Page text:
Photographers have spotted the upcoming M3 Touring testing on the Nürburgring before it reaches customers next year
It has taken 34 years, but BMW M is finally building an M3 Touring to join the saloon and M4 coupe and Cabriolet. Its final reveal date is still under wraps, but these latest spy photographs from the Nürburgring do provide an early glimpse at its design. Expect it to hit showrooms in the latter half of 2022.
Though BMW has given us no more specific information on the new model, it took to social media last month to post three new images of the M3 Touring, albeit in camouflage. The caption ‘Same big power, exciting new shape’ confirms that it will retain the standard M3 Competition powertrain, however the prototype cars pictured sport no visual differences to the mules previously seen.
It’s only the third time BMW M has built a production Touring, both previous models being based on the larger M5 – first in 1992 with the E34 and 2007 with the E61. Arguably there’s always been a stronger case for an M3 Touring over a M5 variant and clearly someone in Munich has worked this out.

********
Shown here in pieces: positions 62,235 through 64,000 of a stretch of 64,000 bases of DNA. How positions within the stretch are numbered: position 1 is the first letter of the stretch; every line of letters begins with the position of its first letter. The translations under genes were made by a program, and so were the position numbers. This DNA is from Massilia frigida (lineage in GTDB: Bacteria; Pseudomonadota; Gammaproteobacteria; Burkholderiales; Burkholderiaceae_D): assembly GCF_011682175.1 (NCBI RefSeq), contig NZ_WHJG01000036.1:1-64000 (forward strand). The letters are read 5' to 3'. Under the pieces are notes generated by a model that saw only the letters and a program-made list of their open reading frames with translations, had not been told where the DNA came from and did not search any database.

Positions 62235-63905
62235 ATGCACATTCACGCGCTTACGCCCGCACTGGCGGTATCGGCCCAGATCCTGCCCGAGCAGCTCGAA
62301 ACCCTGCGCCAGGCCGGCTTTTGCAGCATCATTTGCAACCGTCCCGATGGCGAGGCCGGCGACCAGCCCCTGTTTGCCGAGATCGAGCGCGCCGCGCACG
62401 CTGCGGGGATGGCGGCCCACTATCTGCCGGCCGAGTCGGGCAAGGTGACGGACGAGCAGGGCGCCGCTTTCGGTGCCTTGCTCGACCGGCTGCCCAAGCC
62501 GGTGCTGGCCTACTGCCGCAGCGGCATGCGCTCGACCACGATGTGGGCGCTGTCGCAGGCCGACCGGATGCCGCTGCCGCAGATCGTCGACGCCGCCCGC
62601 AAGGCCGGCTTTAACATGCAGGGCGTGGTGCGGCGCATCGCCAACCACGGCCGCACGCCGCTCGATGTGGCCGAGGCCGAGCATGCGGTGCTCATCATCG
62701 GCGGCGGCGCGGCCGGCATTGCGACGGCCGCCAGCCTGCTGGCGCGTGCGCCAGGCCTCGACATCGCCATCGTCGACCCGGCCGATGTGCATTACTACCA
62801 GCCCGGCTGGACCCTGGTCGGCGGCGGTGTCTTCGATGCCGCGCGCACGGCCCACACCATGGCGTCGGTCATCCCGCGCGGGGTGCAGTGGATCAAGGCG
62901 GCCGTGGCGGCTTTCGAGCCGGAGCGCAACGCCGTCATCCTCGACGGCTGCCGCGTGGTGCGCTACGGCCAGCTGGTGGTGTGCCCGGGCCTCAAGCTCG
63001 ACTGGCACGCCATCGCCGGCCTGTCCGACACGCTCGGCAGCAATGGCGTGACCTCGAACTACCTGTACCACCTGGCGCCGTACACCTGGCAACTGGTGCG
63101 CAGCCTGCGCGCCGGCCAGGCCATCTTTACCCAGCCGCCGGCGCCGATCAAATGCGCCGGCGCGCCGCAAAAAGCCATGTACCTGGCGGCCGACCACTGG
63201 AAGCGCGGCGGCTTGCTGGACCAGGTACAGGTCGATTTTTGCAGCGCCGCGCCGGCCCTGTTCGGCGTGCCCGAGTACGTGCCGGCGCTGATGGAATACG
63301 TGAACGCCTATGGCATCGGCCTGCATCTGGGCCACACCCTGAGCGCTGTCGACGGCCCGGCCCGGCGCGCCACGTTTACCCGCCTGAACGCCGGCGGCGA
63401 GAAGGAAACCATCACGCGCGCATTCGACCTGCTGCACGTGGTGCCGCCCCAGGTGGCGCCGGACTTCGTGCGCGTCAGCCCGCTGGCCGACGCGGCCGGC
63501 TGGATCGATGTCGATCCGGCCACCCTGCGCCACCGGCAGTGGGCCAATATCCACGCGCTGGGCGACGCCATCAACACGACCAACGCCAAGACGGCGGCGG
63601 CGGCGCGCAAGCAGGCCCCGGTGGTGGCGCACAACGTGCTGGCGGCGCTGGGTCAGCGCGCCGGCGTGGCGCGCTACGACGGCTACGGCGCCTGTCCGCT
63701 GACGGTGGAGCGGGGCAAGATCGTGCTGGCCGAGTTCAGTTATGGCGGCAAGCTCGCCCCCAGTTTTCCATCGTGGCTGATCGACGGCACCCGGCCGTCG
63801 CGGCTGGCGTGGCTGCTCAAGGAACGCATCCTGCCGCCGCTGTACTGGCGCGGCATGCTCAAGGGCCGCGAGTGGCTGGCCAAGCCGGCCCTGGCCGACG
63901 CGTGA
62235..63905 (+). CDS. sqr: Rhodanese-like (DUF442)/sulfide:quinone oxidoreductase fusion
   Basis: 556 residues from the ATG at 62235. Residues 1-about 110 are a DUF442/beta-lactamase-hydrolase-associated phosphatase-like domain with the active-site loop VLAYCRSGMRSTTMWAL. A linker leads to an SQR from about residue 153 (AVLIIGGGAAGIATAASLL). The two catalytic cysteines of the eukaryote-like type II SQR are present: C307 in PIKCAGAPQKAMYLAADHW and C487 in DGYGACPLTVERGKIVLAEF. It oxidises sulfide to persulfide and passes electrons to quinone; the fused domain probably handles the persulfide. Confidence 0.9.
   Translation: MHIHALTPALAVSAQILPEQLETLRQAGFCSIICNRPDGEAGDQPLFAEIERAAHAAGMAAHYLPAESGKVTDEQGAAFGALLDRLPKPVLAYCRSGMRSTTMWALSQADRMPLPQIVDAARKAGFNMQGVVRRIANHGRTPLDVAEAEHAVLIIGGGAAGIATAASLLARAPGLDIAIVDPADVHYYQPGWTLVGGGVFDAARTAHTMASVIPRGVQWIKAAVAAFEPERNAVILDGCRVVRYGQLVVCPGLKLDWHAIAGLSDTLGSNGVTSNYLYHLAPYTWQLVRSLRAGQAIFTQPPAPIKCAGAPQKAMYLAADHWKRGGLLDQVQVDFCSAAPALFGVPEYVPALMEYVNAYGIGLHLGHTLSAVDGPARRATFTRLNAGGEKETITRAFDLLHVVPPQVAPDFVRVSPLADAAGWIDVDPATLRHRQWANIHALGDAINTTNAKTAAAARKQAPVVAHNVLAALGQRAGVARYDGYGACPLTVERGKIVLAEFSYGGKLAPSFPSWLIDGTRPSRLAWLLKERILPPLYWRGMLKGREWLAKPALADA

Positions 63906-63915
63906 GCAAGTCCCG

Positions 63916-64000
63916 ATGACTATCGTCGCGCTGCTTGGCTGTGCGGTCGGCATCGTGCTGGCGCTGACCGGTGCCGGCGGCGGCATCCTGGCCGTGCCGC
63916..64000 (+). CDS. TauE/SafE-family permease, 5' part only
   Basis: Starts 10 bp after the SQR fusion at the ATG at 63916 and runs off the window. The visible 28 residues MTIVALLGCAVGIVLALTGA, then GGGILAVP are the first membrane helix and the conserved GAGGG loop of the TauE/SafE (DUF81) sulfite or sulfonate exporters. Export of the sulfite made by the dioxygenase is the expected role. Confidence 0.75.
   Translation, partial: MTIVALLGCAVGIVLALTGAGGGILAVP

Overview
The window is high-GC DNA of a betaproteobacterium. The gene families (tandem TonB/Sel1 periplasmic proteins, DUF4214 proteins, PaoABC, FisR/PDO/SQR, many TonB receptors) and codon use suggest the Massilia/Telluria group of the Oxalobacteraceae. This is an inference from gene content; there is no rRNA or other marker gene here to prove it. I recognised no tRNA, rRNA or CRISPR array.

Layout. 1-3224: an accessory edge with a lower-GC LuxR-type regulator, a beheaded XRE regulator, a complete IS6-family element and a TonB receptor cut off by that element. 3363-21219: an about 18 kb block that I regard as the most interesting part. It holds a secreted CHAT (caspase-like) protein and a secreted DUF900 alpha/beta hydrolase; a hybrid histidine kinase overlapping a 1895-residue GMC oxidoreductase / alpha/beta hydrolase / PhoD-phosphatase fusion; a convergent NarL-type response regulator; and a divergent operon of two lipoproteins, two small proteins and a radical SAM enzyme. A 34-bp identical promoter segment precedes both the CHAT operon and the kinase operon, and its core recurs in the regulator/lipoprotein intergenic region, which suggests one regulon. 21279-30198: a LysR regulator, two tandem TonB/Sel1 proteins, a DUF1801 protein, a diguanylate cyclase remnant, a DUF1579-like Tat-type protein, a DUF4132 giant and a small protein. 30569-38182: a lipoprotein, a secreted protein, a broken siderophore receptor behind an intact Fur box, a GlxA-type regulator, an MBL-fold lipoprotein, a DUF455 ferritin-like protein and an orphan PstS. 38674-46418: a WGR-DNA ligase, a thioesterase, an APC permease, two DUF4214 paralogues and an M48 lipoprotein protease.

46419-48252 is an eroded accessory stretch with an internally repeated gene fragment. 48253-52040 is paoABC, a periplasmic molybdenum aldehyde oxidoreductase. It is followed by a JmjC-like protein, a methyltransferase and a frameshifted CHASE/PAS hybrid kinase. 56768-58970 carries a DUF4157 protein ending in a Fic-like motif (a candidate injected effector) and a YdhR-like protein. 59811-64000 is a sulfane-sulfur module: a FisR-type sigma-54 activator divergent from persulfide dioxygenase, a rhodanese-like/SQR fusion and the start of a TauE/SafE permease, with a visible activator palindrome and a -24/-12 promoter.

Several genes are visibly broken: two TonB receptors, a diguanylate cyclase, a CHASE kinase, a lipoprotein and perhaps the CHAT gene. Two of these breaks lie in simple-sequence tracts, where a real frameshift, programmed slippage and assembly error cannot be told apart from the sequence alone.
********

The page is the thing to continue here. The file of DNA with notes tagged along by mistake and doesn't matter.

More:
Images show off its unique body, sharing the dramatic nose with the current M4 and M3 saloon, but combining it with a widened version of the 3-series Touring’s body shell.
There has been a prototype M3 Touring in the past, back in 2000 when an E46 was produced for test and evaluation but nothing came of it, sadly. For this latest generation, though, it’ll mean that for the first time, an M3/4 model will be available in a total of four body styles, not forgetting the forthcoming option of xDrive all-wheel drive that we suspect will be standard on the Touring.
The engine behind those kidneys will be the same S58 turbocharged in-line six-cylinder engine as its coupe and sedan counterparts, but it’s as yet unknown whether the M Division will offer it with the two power outputs currently offered in overseas markets; either 353kW or 375kW for the standard M3/4 and M3/4 Competition respectively. All Australian-market M3s and M4s are exclusively available in Competition form with the standard eight-speed auto; this is something that will remain for Australian-bound Touring models.
With the M3 Touring in the range, it will be the first time BMW will match its rival Mercedes-AMG in all sectors, the Stuttgart firm having offered its current C63 S in sedan, estate, coupe and cabriolet forms since launch. With the new C-Class now here, the AMG derivatives with their four-cylinder hybrid powertrains should arrive at the same time as BMW’s first M3 Touring, too, making for a fascinating twin test when the time comes.